Being backed into a corner will make people do things that normally they wouldn’t even dream of. When you’re desperate you might do stupid things that seem like a good idea. And when you feel like you have no good choices, you start to decide where your priorities lie, because choices will be made. In The Hunt #4 we are front and center in a world that hides terrifying creatures everywhere, they walk among the people without alerting the slightest suspicion. Creatures that you would to never wish to see. But even when you’re so full of fear you feel like you might pop like a bubble, what would you do to protect the ones you love? The question of self sacrifice is at the center of some of humanity’s greatest pieces of literature, as well as at the core of some of our great faiths. In this issue, Colin Lorimer takes aim at that idea.
Colin Lorimer grounds us as we are presented with Orla’s burden. A burden that most adults let alone teenagers would most likely run away from. As you go through the issue, Colin maintains the Irish accents that I’ve come to greatly enjoy reading, but also the cultural behaviors that make that culture unique. For example, he uses a version of Irish myths to drive this story as well as a vehicle to make the story terrifyingly believable. You also get to see Orla evolve greatly in these issues. He does it in a way that doesn’t feel forced. It fits perfectly with the pacing of the story. It also shows Lorimer’s depth of writing as small things you might not have caught in previous issues affect her character development.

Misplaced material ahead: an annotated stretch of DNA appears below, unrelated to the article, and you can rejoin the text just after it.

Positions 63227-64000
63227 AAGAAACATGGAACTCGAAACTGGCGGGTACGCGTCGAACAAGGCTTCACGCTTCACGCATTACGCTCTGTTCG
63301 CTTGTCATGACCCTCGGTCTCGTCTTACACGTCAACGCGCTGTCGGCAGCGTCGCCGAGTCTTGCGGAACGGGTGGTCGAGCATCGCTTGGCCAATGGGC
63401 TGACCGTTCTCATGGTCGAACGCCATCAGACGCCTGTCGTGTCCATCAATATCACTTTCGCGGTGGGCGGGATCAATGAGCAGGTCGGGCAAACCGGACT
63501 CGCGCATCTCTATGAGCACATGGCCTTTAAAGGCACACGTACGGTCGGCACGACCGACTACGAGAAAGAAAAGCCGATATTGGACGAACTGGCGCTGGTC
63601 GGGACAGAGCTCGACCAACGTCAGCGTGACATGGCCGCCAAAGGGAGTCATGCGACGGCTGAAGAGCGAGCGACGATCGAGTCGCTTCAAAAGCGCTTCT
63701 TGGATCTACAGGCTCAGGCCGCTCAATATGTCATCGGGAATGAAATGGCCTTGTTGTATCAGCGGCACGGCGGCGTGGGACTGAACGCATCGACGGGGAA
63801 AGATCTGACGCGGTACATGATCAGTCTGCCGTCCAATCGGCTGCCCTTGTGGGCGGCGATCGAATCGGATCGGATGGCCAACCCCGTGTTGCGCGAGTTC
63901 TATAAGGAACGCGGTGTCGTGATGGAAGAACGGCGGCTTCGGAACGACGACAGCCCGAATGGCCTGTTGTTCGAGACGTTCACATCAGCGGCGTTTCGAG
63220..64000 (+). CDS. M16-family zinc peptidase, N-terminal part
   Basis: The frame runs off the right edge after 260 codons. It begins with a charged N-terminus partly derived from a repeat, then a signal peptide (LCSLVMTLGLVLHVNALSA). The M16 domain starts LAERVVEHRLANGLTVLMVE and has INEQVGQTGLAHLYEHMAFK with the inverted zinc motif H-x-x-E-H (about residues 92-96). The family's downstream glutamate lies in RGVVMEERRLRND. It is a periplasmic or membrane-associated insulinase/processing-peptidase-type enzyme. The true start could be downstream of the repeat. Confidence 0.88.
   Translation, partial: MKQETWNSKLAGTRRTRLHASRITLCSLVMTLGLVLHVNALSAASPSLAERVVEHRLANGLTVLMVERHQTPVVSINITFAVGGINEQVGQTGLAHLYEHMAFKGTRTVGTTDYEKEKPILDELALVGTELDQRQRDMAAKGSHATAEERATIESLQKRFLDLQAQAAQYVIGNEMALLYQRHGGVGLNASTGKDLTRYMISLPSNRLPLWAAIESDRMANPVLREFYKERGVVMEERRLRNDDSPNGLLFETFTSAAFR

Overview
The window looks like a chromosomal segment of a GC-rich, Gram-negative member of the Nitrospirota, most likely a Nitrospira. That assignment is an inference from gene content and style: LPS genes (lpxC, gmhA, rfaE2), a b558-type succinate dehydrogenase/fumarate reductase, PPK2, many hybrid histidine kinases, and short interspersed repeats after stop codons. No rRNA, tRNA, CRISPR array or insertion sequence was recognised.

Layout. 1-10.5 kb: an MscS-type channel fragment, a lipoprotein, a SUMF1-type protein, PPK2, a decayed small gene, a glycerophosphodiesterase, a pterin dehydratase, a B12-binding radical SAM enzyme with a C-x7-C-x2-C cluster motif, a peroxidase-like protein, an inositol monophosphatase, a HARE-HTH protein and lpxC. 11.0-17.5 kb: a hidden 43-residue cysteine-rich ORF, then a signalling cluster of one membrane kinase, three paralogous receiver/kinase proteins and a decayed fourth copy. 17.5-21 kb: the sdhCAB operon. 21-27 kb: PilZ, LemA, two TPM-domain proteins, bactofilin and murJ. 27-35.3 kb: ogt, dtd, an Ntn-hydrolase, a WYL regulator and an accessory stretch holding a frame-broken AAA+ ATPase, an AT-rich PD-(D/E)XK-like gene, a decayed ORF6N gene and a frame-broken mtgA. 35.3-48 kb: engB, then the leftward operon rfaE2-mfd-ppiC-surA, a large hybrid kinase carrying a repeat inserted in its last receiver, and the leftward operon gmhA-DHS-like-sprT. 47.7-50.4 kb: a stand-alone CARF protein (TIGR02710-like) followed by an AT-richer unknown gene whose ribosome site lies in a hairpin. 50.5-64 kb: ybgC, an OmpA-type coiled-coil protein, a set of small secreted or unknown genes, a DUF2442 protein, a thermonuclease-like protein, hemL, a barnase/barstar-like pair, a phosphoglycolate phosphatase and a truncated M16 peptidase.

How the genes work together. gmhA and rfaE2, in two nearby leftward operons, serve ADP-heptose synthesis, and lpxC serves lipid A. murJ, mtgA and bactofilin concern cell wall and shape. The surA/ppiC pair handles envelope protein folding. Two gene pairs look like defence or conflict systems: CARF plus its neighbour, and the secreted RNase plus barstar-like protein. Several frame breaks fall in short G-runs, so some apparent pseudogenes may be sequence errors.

However, in order to bring about some of the character development, Lorimer relies on flashbacks that disrupt the pacing and might have been better explored in previous issues. Lorimer continues to pay attention to detail in his artwork. You can really see this in his monster design. His monster design also highlights his creativity. It could be easy to make something that looks like a cross between beast and disfigurement, but the way the monsters are put together it’s painfully glorious. They share this trait of decay that makes you look at the idea of death itself especially the decay of the body.
This trait of decay highlights one of Lorimer’s themes, the decay of the spirit that creates real world monsters. The two pages that brought this to mind are page eleven and twenty. Here you see the environment and creatures in such detail that they represent a reflection on Lorimer’s themes. Colorist Joana Lafuente maintains a dark view of the world. One thing that really stood out was her use of orange. It highlights the dark, almost evil seen on both the people and the monsters. She uses it quite effectively in the flashback sequence.As the colors work hard to set a mood and tempo that was a part from the rest of the story.
In The Hunt #4, Orla’s journey only becomes more intense. She frantically tries to save those she loves. The burden placed on her shoulders creates a character that is both complex and powerful at the same time. The art is taken to another level with the decaying monsters. However, the flashback sequence felt a touch out of place and would have fit better in a previous issue. Joana Lafuente’s colors guide the eyes to the illustration and writing done by Colin Lorimer. Both of which do a tremendous job at creating a hauntingly beautiful world.
- Excellent use of accents as the characters speak
- The monsters draw attention to both physical and spiritual decay
- The color stays even and makes use of drawing attention to specific areas
- The flashback could have been used earlier in the series